Many people in the New York City area were alerted Monday morning to a screeching, buzzing message about a man wanted in connection with explosions in the area over the weekend.
A Saturday explosion in Manhattan injured 29 people. Other devices were found in the New York City area but caused no injuries. Police were seeking a 28-year-old man, Ahmad Khan Rahami, in connection with the bombing.
The Associated Press reported that police had him in custody hours after the alert went out, though it wasn’t immediately known whether the alert played a role. The alert read, “WANTED: Ahmad Khan Rahami, 28-yr-old male. See media for pic. Call 9-1-1 if seen.”
What are these alerts and how do they work?
What Are Wireless Emergency Alerts?
According to the Federal Communications Commission, these text-like messages let cellphone users in a particular area receive notices about what are deemed critical emergencies. Messages can be about weather threats, missing children or emergencies like a chemical spill.
The wireless industry, the FCC and the Federal Emergency Management Agency started this program in 2012, according to the wireless trade group CTIA.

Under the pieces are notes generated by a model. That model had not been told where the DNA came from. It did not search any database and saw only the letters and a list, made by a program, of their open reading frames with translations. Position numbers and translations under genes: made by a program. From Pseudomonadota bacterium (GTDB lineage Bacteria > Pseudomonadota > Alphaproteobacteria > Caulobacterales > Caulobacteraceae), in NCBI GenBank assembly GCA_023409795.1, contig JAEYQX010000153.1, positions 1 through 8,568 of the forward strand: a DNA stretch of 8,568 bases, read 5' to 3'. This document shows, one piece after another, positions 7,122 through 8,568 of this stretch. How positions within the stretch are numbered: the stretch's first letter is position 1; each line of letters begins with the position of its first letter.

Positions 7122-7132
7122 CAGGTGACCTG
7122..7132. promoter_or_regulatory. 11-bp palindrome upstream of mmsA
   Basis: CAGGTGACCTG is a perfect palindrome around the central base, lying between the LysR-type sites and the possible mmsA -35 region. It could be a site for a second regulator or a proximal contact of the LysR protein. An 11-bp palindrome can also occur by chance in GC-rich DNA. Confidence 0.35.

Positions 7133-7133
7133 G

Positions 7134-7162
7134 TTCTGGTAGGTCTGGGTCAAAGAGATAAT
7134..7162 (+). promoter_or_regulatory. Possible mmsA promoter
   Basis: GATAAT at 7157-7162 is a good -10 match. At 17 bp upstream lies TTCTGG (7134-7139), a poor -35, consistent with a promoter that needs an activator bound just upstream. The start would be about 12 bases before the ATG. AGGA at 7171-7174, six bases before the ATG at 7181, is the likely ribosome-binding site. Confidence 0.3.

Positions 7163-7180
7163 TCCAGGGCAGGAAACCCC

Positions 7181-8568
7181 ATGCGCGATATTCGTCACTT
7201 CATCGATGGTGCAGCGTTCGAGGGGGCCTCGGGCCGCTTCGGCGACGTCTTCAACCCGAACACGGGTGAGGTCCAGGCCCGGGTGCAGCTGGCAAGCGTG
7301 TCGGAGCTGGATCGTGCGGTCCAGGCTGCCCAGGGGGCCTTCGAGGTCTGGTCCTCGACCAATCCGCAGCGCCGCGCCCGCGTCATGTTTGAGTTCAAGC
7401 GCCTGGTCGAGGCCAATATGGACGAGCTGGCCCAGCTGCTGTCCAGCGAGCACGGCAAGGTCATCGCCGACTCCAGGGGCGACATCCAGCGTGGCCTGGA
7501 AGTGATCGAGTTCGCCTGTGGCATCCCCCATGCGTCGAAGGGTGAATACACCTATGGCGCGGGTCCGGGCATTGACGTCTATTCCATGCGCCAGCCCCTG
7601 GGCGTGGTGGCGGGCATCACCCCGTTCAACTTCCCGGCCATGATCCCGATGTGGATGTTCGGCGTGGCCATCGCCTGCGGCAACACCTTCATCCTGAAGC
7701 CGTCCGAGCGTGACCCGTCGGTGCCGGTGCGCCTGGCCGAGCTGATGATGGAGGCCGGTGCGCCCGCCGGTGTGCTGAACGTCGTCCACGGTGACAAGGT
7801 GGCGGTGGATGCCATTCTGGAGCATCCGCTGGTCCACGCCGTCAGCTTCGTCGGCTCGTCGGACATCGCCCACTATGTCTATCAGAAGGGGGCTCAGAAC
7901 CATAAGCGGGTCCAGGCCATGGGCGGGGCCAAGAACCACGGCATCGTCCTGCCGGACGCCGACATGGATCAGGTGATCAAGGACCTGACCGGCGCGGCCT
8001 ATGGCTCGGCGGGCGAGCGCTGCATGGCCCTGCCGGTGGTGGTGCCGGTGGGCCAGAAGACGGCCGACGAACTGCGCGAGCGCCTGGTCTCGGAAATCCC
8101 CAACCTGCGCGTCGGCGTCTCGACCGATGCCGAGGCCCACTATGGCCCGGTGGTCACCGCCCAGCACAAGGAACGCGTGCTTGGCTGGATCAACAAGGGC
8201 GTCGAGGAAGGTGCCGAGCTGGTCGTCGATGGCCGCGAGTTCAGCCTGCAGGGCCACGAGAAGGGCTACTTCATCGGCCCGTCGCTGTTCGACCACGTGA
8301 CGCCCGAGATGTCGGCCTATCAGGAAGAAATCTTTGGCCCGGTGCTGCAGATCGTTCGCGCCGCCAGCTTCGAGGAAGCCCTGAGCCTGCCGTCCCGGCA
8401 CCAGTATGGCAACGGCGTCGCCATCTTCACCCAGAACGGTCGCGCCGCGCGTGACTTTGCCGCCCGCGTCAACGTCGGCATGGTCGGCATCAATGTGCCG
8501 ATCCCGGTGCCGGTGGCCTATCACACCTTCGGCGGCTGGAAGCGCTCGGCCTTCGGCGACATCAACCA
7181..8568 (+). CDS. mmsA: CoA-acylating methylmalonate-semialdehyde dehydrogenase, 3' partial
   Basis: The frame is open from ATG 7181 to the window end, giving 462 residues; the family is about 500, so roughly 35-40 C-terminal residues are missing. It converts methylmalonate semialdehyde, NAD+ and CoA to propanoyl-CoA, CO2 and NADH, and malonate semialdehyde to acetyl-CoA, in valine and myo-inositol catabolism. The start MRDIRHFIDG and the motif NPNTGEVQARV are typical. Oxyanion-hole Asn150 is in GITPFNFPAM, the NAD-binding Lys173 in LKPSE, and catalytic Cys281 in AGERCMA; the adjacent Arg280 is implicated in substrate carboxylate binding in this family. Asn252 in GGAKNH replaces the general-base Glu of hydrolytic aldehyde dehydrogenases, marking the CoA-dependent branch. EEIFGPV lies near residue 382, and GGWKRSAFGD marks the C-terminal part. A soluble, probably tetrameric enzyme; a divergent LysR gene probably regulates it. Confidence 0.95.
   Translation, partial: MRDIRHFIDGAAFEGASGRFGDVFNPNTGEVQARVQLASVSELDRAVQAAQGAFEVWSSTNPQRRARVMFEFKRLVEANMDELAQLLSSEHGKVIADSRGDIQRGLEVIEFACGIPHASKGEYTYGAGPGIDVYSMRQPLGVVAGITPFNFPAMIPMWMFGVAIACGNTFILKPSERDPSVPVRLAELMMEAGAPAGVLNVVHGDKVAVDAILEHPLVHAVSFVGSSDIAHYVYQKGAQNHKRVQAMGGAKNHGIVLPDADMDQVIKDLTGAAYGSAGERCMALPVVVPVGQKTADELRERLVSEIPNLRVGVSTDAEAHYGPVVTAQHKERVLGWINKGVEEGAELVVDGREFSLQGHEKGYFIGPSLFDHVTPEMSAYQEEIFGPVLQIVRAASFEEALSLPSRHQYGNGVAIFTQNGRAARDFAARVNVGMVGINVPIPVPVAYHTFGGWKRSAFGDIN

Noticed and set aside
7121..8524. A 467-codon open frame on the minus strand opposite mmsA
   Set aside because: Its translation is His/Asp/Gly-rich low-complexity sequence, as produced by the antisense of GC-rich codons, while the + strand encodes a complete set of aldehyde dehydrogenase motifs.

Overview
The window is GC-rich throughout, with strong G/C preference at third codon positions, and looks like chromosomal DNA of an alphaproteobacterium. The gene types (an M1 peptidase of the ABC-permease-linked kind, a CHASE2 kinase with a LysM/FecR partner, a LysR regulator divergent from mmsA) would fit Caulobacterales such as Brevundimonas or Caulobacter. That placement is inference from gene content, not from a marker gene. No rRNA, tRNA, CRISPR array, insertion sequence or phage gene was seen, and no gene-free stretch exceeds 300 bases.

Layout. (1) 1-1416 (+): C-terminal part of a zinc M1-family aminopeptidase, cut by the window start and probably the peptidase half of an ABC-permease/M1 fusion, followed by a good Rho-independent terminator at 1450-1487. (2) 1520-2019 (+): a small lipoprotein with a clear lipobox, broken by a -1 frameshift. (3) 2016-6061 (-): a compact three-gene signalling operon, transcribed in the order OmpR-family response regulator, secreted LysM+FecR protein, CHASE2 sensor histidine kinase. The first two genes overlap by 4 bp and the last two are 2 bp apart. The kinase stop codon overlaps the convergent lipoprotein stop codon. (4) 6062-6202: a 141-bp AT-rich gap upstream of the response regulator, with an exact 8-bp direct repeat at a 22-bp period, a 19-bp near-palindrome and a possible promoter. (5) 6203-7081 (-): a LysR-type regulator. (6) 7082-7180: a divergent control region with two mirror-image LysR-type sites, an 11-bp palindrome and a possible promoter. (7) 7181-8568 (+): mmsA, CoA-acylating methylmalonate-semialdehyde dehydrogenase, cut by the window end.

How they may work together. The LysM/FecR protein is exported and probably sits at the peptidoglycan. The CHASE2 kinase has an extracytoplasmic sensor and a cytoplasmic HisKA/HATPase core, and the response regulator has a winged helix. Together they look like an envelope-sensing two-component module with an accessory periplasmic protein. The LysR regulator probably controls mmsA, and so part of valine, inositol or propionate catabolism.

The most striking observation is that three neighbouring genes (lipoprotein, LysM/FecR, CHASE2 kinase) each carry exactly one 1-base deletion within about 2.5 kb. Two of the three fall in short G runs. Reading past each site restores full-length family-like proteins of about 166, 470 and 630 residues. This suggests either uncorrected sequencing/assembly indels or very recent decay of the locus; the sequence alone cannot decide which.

How Are They Sent?
FEMA authorizes messages from a local, state, federal, or tribal government agency and sends them on to wireless carriers.
Messages appear on phones just like texts and are accompanied by a loud alarm. The phone also vibrates, which the FCC says helps people with hearing or vision disabilities. The alerts don’t count as texts, so people on limited text plans won’t get charged extra. Some phones, especially older ones, might not be equipped to receive these messages, though.
The alerts aren’t affected by network congestion and are based on cell tower locations, so if you’re on vacation in California, you won’t get alerts for New York, even if your phone is registered there. The FCC says targeting is typically down…